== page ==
Assemblyman Brindisi, Mayor Palmieri Ask Congresswoman Tenney to Save Valuable Federal Historic Tax Credit Program That Has Helped Revitalize Utica and Other Upstate Cities

Stanley Theater and Other Regional Projects Have Benefitted From This Program
November 15, 2017

Utica – Assemblyman Anthony Brindisi of Utica and Utica Mayor Robert M. Palmieri say the proposed elimination of the Federal Historic Tax Credit Program under the House tax reform plan would gut a valuable program that is a significant reason for the continued revitalization of Utica and other upstate cities.

Assemblyman Anthony Brindisi said: “The Federal Historic Tax Credit Program has significantly helped improve our communities in the Mohawk Valley and upstate New York. For every dollar invested in fixing up historic buildings under this program, about $1.25 returns to the local communities. These projects create jobs, and are encouraging entrepreneurs to invest in our downtowns. Young people are discovering the advantages of living downtown, where there’s more going on. It simply makes no sense to discard a program that is breathing new life into our state’s smaller cities, and I would urge Congresswoman Tenney and the rest of the New York delegation to vote no on this plan.”

The following is the text of Brindisi and Palmieri’s letter to Tenney:

Dear Congresswoman Tenney:

We are writing today to urge you to vote against a proposal that is part of the House Republican leadership’s tax reform plan that would eliminate the Federal Historic Tax Credit program.

This proposal would be particularly harmful to many communities in the Mohawk Valley and other regions of Upstate New York. The 20 percent credit for certified historic buildings and the 10 percent credit for the renovation of non-historic buildings built before 1936 are valuable tools for states and municipalities encouraging investors to find new uses for underutilized properties.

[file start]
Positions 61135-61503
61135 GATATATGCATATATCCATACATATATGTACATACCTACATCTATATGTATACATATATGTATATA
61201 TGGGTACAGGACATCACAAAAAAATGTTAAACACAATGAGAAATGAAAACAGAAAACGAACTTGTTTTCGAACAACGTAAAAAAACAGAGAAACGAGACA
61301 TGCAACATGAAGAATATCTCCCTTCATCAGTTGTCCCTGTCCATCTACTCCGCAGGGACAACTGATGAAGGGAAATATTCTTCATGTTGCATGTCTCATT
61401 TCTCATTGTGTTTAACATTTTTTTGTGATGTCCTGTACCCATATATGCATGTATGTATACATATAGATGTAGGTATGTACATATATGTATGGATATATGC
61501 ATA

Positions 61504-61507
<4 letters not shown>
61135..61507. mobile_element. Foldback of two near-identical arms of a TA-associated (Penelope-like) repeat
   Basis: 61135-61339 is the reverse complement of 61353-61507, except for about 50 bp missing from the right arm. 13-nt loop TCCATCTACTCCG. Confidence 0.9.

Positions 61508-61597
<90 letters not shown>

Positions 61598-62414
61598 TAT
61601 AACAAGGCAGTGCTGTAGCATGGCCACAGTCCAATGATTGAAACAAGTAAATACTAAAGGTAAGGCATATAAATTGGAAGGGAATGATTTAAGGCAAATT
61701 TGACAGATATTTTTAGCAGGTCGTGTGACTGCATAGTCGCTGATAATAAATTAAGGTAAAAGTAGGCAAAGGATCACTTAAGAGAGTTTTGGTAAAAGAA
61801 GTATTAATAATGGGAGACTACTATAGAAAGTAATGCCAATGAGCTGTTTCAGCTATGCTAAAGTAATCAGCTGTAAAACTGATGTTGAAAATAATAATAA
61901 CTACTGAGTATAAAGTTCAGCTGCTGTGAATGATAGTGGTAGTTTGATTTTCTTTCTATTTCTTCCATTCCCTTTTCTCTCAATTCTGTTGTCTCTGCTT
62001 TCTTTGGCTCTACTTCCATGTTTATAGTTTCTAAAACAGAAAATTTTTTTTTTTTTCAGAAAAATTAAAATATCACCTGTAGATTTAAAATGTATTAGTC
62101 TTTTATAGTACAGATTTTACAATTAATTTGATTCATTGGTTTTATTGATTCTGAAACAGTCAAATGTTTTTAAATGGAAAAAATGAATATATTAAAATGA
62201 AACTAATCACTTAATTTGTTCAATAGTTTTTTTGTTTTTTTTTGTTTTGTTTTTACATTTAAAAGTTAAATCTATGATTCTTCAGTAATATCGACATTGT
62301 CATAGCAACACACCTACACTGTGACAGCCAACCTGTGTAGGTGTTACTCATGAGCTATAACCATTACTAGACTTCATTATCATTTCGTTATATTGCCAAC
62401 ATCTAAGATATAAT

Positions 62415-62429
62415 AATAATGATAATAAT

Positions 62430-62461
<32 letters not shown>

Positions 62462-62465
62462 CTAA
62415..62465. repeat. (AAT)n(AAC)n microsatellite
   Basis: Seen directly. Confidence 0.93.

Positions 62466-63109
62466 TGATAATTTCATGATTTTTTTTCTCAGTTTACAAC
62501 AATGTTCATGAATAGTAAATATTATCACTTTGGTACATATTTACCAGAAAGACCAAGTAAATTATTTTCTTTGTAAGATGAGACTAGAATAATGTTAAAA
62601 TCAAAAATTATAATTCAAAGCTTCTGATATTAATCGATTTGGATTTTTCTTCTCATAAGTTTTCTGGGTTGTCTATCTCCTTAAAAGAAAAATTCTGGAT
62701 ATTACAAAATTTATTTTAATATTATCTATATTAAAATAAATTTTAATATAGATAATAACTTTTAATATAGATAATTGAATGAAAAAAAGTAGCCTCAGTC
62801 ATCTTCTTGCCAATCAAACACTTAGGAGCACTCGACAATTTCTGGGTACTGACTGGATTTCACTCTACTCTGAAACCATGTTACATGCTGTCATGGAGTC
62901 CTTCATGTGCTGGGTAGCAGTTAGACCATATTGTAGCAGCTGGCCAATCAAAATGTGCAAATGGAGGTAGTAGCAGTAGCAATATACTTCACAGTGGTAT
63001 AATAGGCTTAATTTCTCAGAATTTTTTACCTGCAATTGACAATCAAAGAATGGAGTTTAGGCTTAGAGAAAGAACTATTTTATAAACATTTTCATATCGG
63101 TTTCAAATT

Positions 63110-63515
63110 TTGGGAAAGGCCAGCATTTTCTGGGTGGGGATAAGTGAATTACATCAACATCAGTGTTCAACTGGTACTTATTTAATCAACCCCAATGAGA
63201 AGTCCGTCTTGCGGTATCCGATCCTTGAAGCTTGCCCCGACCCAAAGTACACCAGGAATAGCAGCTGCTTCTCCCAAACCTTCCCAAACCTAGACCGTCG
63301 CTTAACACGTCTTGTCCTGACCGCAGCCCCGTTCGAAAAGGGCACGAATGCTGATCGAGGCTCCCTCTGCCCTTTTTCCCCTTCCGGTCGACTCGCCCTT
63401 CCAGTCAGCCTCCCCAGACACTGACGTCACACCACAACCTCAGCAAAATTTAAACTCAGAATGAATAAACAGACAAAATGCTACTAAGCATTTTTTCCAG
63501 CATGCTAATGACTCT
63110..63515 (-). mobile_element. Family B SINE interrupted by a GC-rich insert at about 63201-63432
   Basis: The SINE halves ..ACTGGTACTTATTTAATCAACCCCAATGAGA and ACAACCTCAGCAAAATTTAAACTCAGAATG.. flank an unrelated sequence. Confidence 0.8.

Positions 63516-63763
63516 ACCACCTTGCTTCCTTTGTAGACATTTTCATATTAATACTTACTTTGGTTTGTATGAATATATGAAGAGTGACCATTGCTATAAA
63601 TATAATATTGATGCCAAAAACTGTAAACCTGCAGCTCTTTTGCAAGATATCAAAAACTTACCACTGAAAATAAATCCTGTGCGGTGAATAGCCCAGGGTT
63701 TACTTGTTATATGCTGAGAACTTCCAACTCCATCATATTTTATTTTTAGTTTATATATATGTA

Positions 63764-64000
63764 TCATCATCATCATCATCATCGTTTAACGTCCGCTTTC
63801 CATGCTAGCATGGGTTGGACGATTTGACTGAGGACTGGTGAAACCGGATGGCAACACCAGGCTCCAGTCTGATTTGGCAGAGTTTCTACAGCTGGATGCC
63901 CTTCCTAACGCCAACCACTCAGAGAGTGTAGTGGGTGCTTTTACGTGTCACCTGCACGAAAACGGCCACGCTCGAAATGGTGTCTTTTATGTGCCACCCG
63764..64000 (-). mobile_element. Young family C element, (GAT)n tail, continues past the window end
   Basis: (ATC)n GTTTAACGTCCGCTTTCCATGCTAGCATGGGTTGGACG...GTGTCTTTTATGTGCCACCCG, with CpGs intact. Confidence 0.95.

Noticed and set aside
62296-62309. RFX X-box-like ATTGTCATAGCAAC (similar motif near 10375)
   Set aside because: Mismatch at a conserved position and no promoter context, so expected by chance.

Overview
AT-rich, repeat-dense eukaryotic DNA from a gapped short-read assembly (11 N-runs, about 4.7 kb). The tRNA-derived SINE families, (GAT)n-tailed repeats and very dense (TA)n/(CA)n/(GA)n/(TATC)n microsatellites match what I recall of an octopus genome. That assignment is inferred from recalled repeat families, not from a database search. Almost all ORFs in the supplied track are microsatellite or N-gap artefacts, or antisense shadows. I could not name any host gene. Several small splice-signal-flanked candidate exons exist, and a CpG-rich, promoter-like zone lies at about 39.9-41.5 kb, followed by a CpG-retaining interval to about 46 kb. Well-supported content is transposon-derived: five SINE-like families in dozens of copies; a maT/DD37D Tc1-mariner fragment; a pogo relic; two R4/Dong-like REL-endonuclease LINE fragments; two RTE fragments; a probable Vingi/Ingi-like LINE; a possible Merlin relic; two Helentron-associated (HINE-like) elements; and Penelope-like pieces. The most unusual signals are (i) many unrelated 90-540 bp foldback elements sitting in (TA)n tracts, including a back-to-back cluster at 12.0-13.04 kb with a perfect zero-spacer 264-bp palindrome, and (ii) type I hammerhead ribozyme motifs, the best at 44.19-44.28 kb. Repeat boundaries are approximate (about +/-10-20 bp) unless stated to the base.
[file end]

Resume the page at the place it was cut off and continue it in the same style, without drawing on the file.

Over the past several years, developers renovating the former Security Building at 120-126 Bleecker Street and the New Century Club building at 253 Genesee Street, both in Utica, have utilized federal tax credits for historic properties as part of their redevelopment plan. In 2009, The Stanley Theater in Utica utilized historic tax credits for major rehabilitation work that has helped the theater bring in more productions. And between 2004 and 2015, developers in Binghamton utilized historic tax credits for six commercial and housing projects in the downtown district.

Many of the projects qualifying for this valuable program over the past 15 years have been in our small cities. The program has aided in the rehabilitation of over 42,000 historic buildings, creating more than 2.4 million jobs. You can look at the recent investment in many smaller upstate cities, and see that the recent increase in economic activity has been due in no small part to this program.

With the recent listing of the Bagg’s Square East neighborhood, and with the nomination of the Upper Genesee Street Historic District, both in Utica, this is a program that could continue to bring economic benefits to our region, and also continue the impressive revitalization of our area. We would respectfully ask you to do everything possible to preserve the Federal Historic Tax Credit program, which has been a vital part of the significant rebirth of the Mohawk Valley region.

Thank you very much for your attention to this very important matter.

Sincerely,

Anthony Brindisi
Member of Assembly

Robert M. Palmieri
Mayor, City of Utica